Look at Joseph K., a bank officer living in a country with a constitution. He wakes up one day with strange men in his apartment telling him he's under arrest. Why or for what offense, no one knows. The arresting officers themselves don't know and can't tell him. Even if he's under arrest, however, no one picks him up or locks him in jail. He can still go to his office, work, perform his customary daily chores, and do whatever he wants to do as he awaits his trial. But he is understandably anxious and worried. He is, after all, charged with an unknown but very grave offense. He has a criminal case. He is an accused. He is under arrest.

For this problem he consults so many. He gets a lawyer. His uncle comes to his aid. He talks with his lawyer's other client--also charged and under arrest like him. He consults other people, a painter (who is said to know the "Court"), some women, a priest, etc. about his case. But no one can tell him what the charge is and what his sentence will be. The "Examining Magistrate," the "Judges," the "Court," the proceedings/ trial, and even the "Law" itself--they all seem to be unsolvable enigmas.
'...behind them all was New York, looking at Karl with the hundred thousand windows of its skyscrapers' Entering New York harbour, the young immigrant Karl Rossmann sees the Statue of Liberty, 'her arm with the sword stretched upward'. This forbidding introduction sets the tone for Kafka's narrative about an innocent European astray in an ultra-modern America that is both a fantasy and an object of social satire. Expelled by his family after seduction by a maidservant, Karl finds in America a series of surrogate families, but he continues to get into undeserved trouble and is forced to move on once again. Along the way Karl encounters extremes of wealth and poverty, experiences the cruelty of the American work ethic, and has glimpses of the criminal underworld, without losing the basic goodness and resourcefulness that enable him to survive the hazards of the New World. Full of incident, and blackly humorous, Kafka's first novel portrays American civilization with horrified fascination. This edition retains Kafka's distinctive style in a sensitive and natural new translation, together with a penetrating introduction and notes. ABOUT THE SERIES: For over 100 years Oxford World's Classics has made available the widest range of literature from around the globe. Each affordable volume reflects Oxford's commitment to scholarship, providing the most accurate text plus a wealth of other valuable features, including expert introductions by leading authorities, helpful notes to clarify the text, up-to-date bibliographies for further study, and much more.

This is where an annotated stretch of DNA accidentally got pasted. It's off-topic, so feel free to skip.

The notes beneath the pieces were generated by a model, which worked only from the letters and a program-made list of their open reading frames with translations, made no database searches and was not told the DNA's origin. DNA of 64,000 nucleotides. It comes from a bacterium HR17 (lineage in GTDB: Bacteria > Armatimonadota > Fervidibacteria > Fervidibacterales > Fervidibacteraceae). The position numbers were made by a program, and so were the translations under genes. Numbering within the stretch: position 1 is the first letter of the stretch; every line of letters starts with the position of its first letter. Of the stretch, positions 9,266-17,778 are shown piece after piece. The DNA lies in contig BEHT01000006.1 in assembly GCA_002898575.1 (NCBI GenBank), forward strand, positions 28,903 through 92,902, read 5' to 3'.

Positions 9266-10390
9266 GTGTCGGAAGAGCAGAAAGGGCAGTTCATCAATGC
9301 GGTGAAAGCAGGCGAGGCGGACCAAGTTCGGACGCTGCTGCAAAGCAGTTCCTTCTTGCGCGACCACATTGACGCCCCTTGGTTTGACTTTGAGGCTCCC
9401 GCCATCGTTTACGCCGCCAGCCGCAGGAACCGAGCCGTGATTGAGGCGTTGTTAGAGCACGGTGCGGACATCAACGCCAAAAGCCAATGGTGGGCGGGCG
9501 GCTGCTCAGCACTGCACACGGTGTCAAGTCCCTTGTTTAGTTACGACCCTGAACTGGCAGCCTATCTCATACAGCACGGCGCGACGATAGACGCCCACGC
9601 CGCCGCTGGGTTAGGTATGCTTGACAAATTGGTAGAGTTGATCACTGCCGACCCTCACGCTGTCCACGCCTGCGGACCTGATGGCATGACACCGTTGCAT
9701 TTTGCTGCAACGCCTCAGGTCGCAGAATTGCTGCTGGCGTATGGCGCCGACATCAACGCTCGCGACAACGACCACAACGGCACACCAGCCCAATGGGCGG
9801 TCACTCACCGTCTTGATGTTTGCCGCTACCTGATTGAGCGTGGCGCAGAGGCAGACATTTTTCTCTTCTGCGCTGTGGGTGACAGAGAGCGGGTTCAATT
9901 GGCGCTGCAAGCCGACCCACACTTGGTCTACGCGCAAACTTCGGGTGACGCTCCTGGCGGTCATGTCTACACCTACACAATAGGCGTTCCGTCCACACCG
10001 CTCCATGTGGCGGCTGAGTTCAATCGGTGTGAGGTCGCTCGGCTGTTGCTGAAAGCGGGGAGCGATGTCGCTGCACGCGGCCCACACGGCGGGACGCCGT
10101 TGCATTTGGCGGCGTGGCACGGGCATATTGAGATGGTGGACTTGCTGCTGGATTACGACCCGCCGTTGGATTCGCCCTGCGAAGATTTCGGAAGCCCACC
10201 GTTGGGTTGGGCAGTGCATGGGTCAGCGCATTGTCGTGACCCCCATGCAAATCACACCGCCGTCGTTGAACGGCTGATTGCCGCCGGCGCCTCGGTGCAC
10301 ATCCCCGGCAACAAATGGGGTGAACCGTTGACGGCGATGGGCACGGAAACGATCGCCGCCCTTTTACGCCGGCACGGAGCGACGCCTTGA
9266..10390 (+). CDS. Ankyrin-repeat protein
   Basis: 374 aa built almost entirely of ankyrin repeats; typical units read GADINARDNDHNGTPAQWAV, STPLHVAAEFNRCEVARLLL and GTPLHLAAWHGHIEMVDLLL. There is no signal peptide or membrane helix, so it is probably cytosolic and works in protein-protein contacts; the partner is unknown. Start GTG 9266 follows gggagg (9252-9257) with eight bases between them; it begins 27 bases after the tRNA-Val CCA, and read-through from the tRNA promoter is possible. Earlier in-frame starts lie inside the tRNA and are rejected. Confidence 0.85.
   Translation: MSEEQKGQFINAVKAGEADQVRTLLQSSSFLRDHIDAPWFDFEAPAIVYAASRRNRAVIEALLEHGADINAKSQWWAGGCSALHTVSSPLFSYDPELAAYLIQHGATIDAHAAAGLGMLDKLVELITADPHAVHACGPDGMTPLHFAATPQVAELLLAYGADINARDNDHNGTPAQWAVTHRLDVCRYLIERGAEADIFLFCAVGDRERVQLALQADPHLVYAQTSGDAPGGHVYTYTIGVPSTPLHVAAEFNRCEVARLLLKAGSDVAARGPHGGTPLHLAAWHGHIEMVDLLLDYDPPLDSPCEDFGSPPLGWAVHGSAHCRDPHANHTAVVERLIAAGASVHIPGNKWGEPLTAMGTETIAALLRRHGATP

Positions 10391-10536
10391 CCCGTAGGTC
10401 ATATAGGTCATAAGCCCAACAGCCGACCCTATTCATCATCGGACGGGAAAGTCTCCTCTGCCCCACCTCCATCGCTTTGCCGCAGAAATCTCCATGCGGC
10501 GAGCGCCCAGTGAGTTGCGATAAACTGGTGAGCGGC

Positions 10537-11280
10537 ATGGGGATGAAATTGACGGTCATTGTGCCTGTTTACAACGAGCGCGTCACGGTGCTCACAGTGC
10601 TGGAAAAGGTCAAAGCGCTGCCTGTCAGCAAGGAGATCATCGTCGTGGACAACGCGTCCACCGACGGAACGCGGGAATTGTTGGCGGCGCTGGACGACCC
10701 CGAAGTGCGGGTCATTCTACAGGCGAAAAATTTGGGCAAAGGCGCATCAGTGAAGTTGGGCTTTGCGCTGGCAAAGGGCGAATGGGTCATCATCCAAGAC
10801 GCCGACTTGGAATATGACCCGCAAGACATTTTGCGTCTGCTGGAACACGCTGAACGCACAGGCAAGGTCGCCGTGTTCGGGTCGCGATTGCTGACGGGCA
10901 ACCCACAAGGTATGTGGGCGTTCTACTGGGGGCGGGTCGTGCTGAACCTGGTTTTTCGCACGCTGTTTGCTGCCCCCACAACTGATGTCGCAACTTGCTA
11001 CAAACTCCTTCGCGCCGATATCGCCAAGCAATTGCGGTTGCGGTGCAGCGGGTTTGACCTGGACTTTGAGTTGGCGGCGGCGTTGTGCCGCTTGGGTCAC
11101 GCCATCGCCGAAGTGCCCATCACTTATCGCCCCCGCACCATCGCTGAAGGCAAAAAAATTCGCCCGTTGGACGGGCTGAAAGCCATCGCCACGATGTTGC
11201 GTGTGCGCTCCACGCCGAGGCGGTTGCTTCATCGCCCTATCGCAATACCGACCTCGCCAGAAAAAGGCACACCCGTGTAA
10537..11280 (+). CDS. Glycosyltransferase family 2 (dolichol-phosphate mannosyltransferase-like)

This edition contains the English translation and the original text in German.

"In the Penal Colony" ("In der Strafkolonie") (also translated as "In the Penal Settlement") is a short story by Franz Kafka written in German in October 1914, revised in November 1918, and first published in October 1919. The story is set in an unnamed penal colony. Internal clues and the setting on an island suggest Octave Mirbeau's The Torture Garden as an influence. As in some of Kafka's other writings, the narrator in this story seems detached from, or perhaps numbed by, events that one would normally expect to be registered with horror. "In the Penal Colony" describes the last use of an elaborate torture and execution device that carves the sentence of the condemned prisoner on his skin before letting him die, all in the course of twelve hours. As the plot unfolds, the reader learns more and more about the machine, including its origin and original justification.

"In der Strafkolonie" ist eine Erzählung von Franz Kafka, die im Oktober 1914 entstand und 1919 veröffentlicht wurde. Einem Forschungsreisenden wird das Rechtssystem einer Strafkolonie vorgeführt. Es besteht darin, dass jeder Angeklagte unabhängig von seiner Schuld oder Unschuld von einem Apparat in minutiösem Ablauf stundenlang gefoltert und dann getötet wird. Den Apparat beschreibt Kafka als überdimensionalen Parlographen in der Funktionsweise eines Phonographen mit vibrierender Metallplatte und Nadel. Dieser Apparat ist der Hauptgegenstand der Erzählung, er repräsentiert die "Einheit von Schrift und Tod, von Ekstase und Thanatos".